S'porean Navy Officer was first foreigner to top his class in US Naval Academy in 2012

Making history.

Jean Chien Tay | November 02, 2021, 06:00 PM

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In 2012, the U.S. Naval Academy saw a foreign midshipman top his class for the first time in 167 years since its establishment.

He was Singaporean Navy Officer Sam Tan Wei Shen.

On May 29, 2012, Tan received his diploma from Leon E. Panetta -- the defence secretary under the Obama administration -- at the Naval Academy Graduation and Commission Ceremony in Annapolis, Maryland.

Getting into the academy is no easy feat.

Established in 1845, the academy states on its website that "competition is fierce" -- a claim corroborated by Forbes's report that the acceptance rate sits at 8 per cent.

Taking to Facebook, Prime Minister Lee Hsien Loong also highlighted Tan's achievement in a post in July 2012.

Tan's success made history, and was featured in a virtual photo exhibition that celebrates 55 years of diplomatic relations between Singapore and the U.S.

Called "From Sea to Shining Seas: 55 years of U.S. - Singapore Relations in Photos", the exhibition highlights events of cultural exchange and stories between Singapore and the U.S. over half a century of diplomatic ties.

Music for the exhibition produced by Singaporean musicians

Upon clicking on the link of the virtual exhibition, visitors are greeted by an instrumental rendition of Ray Charles's "American the Beautiful".

According to the description of the exhibition, the instrumental track is produced by three Singaporean musicians -- Ramesh Krishnan, Munir Alsagoff, and Mohamed Noor.

Interesting historical facts

Apart from highlighting diplomatic connections and security cooperation, the exhibition also sheds light on interesting historical facts that the public may not usually come across.

For instance, few would know that the first fully air-conditioned building in Singapore was actually the former U.S. Embassy building in Singapore.

Completed in 1961, the former embassy building was located at 30 Hill Street, and became the first official U.S. Embassy when the two countries established formal diplomatic ties on Apr. 4, 1966.

On Oct. 24 1973, the legendary American boxer -- Muhammad Ali -- showcased two exhibition fights at the newly built National Stadium at Kallang.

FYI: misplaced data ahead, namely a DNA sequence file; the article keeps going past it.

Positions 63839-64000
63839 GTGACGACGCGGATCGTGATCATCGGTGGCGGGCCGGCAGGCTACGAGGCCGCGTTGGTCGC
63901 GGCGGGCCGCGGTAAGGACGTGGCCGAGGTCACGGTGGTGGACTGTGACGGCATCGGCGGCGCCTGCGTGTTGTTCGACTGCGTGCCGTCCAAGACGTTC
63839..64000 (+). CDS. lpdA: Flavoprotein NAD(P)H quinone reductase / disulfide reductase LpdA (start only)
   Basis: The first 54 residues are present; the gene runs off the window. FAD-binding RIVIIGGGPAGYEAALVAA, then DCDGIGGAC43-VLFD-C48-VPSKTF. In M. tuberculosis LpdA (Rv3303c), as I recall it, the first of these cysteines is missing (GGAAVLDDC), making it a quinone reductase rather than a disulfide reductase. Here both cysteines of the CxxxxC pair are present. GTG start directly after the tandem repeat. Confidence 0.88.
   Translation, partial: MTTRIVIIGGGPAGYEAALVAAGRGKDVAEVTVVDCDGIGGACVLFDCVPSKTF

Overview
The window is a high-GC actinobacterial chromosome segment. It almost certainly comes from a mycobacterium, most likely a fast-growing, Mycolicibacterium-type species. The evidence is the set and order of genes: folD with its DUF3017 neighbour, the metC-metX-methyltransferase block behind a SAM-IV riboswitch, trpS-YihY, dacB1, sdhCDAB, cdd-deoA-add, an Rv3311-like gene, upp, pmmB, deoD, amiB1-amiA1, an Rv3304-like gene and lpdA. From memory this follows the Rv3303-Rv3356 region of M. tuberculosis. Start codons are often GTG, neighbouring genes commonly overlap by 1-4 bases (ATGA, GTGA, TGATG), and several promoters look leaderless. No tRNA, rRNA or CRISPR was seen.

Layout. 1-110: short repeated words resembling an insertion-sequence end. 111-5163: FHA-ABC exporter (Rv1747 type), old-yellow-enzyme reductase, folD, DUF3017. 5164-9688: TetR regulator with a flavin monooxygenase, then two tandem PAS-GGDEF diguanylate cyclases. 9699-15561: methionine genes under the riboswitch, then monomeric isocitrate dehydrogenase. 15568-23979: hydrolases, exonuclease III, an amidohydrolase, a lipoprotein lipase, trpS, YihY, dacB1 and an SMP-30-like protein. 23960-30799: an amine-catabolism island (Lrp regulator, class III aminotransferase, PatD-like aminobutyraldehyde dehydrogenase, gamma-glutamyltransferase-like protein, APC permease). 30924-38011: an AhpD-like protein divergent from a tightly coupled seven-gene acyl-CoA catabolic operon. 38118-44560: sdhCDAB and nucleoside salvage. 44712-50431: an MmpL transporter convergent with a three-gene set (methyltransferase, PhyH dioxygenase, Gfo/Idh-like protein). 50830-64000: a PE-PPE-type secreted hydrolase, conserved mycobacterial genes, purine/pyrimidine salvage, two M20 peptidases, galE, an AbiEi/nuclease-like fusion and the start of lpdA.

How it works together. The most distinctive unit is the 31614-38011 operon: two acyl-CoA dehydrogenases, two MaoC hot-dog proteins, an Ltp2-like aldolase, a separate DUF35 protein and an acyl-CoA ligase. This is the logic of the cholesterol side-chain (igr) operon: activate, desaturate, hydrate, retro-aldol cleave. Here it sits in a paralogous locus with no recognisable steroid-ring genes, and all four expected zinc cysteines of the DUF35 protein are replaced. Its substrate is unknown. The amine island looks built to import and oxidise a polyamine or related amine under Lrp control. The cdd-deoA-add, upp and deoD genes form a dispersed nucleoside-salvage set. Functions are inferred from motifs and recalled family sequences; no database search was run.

Ali visited Singapore again in 2005 when he was supporting New York City's bid to host the 2012 Olympic Games.

Visitors to the virtual exhibition can read more about American stars like Duke Ellington and Louis Armstrong who performed in Singapore back in the days.

SAF soldier showing Marine durian on Pulau Tekong

Security cooperation between Singapore and the U.S. extends to annual bilateral military exercises as well.

One of the images featured on the exhibition show a Singapore Armed Forces (SAF) soldier introducing the durian fruit to a U.S. Marine on Pulau Tekong as part of jungle survival training during Exercise Valiant Mark in 2019.

SAF solider introducing U.S. Marine to durian during Exercise Valiant Mark 2019. (Image via U.S. Department of Defence)

Exercise Valiant Mark is an annual exercise conducted by the SAF and the U.S. Marine Corps that dates back to 1991.

American businesses in Singapore

Highlighting American companies' presence in Singapore, part of the exhibition is dedicated to notable organisations that have conducted business in Singapore since 1902.

For instance, Citi has operated in Singapore since 1902, when its predecessor company, the International Banking Corporation, became the first American bank to open here.

Singapore was also the first country in Asia to sign a free trade agreement with the U.S., when then-Prime Minister Goh Chok Tong and ex-U.S. President George Bush inked the deal on May 6, 2003.

"1960s Singapore through an American lens"

The exhibition also features a collection of photos of Singapore in the 1960s, taken by diplomat George W. Porter during his stint at the U.S. Embassy from 1965 to 1970.

Porter captured images of "everyday life", and objects for his portraits ranged from cargo ships in action at the Singapore River to young children attending lessons in school.

Dubbed as the "never-before-published photos (that) document the birth of a global powerhouse", his photos were published in a book titled "Singapore 60s: An Age of Discovery" in 2015.

Porter also donated some of his prints to the National Archives of Singapore prior to his death in 2015, and his children followed in his footsteps by contributing photos to this exhibition.

Porter's children -- Aaron and Elise -- now recount their days in Singapore with fondness, with Elise adding that Singapore was the place where she "transitioned from a child to an adult", having spent her high school days here.

Chargé d'Affaires: "Proud of the rich history"

Speaking about the 55-year-long relations between Singapore and the U.S., the U.S. Embassy's Chargé d'Affaires Rafik Mansour acknowledged the "deep economic, security, and people-to-people ties".

Mansour expressed his appreciation of Singapore's "generous hospitality, level playing field, and boundless opportunities" on behalf of "tens of thousands of Americans (who are) living, studying and working in Singapore".

The diplomat also said that the partnership with Singapore is a "top priority" for the U.S, and the past 55 years of partnership are "just the beginning".

Celebrating over half a century of diplomatic ties, cultural exchanges, partnership, and friendship, Mansour expressed anticipation for "many more good years ahead".

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Top image via U.S. Naval Academy